Naomi Watts draws a grim portrait of a writer on the edge
Dir: Alistair Banks Griffin. US. 2019 99 mins.
Our own fears and guilt can sometimes hold us prisoner. In The Wolf Hour, for one woman, that captivity has become literal. An agoraphobic recluse, June Leigh (Naomi Watts) no longer leaves her ratty apartment. Once a celebrated writer, she saw her big autobiographical novel destroy her family. Better for everyone, she decided then, if she simply locked herself away. And, years later, we’re locked inside with her, in a claustrophobic film that demands – and receives – the gift of a powerful, practically one-woman show from Watts.
It’s a startling portrayal of a woman barely holding it together – for the first half hour, the film feels just one or two crises away from Repulsion.
Jittery and jagged, Watts almost single-handedly propels a compelling drama which is part urban dystopian thriller, part gritty character study. With Watts’ name attached, it should find a modest but appreciative arthouse audience after its Sundance premiere.
The film is set in New York during the feverish summer of ’77, when the Son of Sam still prowled dark streets and much of the Bronx was on fire. Leigh can even see the flames from the windows of her late grandmother’s apartment, where she took refuge after burning down her own world. Years later, though, piled high with garbage, the fetid flat isn’t much of a sanctuary. And now Leigh is being harassed by unseen visitors who ring her bell at all hours, saying nothing, breathing hard, rubbing away at her last raw nerve. Still, anything is better than going outside.
It’s a startling portrayal of a woman barely holding it together – for the first half hour, the film feels just one or two crises away from Repulsion. Watts, however, is never not in control, keeping Leigh’s simmering hysteria just short of the boiling point. Stuck in place yet always in motion, she creates a woman who paces a cage built of self-loathing and shame.
Her emotional credibility is essential to the film’s success; even though Leigh’s personal demons seem real, the facts of her family history sometimes feel false, a crazy quilt of disconnected details. She’s the granddaughter of a famous opera singer – who lived in a tenement in the South Bronx? A paranoid recluse – who impulsively hires a male escort from a newspaper ad? No movie should ask you to believe more than one improbable thing yet The Wolf Hour keeps the demands coming. But Watts remains relentlessly watchable, and the film – which, with its single-set locale, could feel stage-bound – starts bringing other, equally complicated people on screen.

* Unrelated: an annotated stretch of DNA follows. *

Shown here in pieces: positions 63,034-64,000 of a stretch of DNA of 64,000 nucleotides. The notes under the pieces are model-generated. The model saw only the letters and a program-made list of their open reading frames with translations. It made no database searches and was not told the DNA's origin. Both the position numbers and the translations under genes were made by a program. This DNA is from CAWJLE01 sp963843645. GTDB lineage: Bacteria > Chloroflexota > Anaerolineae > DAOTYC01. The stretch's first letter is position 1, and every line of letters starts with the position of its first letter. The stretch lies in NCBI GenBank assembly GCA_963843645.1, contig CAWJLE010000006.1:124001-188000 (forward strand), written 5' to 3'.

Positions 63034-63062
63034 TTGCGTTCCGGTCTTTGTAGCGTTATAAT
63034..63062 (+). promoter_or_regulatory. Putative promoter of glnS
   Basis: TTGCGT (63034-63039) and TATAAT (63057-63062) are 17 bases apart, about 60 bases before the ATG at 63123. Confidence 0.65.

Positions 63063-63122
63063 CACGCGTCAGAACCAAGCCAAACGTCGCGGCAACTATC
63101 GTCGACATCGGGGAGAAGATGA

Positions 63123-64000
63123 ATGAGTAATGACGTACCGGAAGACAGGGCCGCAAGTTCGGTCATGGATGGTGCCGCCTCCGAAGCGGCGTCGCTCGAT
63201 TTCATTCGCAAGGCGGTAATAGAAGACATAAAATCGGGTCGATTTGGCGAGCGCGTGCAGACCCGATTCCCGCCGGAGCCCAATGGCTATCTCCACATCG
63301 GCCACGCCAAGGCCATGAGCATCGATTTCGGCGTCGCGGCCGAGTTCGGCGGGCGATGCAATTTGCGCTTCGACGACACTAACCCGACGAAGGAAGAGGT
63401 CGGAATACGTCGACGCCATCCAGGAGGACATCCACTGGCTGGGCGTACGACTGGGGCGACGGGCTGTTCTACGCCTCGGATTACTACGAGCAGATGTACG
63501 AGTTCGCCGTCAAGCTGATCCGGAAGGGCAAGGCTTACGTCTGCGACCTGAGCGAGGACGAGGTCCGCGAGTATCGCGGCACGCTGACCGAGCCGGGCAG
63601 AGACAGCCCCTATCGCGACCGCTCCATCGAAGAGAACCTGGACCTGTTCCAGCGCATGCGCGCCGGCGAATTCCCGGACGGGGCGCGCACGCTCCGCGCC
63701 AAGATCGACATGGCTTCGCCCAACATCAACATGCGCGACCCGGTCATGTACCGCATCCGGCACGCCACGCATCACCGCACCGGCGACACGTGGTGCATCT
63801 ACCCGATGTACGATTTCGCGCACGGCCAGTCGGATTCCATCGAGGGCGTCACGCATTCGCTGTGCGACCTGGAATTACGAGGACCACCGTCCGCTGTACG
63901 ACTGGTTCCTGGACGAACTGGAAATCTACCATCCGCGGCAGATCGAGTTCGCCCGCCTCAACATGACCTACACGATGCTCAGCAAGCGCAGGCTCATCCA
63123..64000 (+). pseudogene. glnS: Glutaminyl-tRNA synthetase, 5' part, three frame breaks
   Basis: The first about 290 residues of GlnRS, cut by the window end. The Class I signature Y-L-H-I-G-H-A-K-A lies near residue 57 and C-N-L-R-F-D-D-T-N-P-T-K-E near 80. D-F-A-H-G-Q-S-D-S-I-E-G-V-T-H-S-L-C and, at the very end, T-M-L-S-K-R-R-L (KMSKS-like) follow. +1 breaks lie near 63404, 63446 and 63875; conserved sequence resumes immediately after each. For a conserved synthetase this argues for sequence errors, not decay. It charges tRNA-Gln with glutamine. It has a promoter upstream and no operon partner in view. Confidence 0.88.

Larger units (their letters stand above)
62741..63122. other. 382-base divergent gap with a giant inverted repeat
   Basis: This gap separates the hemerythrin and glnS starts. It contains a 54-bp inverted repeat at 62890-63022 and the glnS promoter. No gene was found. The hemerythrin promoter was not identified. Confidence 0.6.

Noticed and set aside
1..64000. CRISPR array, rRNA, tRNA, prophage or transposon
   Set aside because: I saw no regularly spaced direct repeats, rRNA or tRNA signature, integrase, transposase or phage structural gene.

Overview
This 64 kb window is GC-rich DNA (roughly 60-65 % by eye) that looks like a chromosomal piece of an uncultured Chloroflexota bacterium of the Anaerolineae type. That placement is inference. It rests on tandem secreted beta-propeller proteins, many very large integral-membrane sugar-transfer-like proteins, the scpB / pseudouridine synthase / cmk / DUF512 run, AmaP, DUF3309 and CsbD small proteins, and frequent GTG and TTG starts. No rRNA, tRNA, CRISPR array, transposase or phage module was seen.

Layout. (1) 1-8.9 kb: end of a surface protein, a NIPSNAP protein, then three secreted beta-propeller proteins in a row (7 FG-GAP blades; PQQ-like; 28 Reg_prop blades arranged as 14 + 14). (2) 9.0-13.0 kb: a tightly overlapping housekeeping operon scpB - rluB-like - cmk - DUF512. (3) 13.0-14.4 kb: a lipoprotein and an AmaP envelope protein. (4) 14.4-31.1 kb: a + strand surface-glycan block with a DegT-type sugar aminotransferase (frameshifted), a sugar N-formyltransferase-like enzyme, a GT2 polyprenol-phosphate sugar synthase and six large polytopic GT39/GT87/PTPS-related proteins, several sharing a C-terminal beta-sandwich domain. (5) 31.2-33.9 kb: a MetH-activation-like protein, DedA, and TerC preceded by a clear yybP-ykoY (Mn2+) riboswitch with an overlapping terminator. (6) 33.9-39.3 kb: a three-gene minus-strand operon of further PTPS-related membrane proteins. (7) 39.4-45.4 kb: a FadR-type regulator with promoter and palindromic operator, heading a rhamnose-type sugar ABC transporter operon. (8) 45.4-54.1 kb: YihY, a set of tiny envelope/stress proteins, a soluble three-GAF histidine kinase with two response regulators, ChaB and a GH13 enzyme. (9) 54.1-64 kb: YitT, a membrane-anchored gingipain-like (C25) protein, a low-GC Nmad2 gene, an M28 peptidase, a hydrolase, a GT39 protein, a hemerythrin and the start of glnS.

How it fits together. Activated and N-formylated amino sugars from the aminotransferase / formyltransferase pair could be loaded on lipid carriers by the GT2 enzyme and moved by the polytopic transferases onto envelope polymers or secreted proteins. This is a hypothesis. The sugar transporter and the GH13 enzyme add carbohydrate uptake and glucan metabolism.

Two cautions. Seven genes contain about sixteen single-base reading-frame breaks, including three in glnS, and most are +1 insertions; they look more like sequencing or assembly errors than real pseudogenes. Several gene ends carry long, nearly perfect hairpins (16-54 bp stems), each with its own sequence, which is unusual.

Like Jennifer Ehle, as a friend, rival and possibly lover from Leigh’s past, trying to pry her loose from this crumbling refuge. Or Kelvin Harrison Jr., as a delivery boy and neighborhood hustler who provides Leigh’s one tenuous link to the outside world. Director Alistair Banks Griffin manages the difficult trick of bringing that world inside Leigh’s shabby apartment. The soundtrack bristles with screaming sirens and buzzing flies, transistor radios and shouts from the street. A fine sheen of sweat dapples every brow. You can almost feel the humidity on you, like a damp towel.
It’s not a pleasant place to be. But Griffin makes us feel as if we’re really there. And Watts makes us want to stay – even against our better judgement.
Production companies: Automatik, Bradley Pilz Productions
International sales: HanWay Films, firstname.lastname@example.org
Producers: Bailey Conway, Brian Kavanaugh-Jones, Bradley Pilz
Screenplay: Alistair Banks Griffin
Production design: Kaet McAnneny
Editing: Robert Mead
Cinematography: Khalid Mohtaseb
Music: Danny Bensi, Saunder Jurriaans
Main cast: Naomi Watts, Jennifer Ehle, Kelvin Harrison Jr.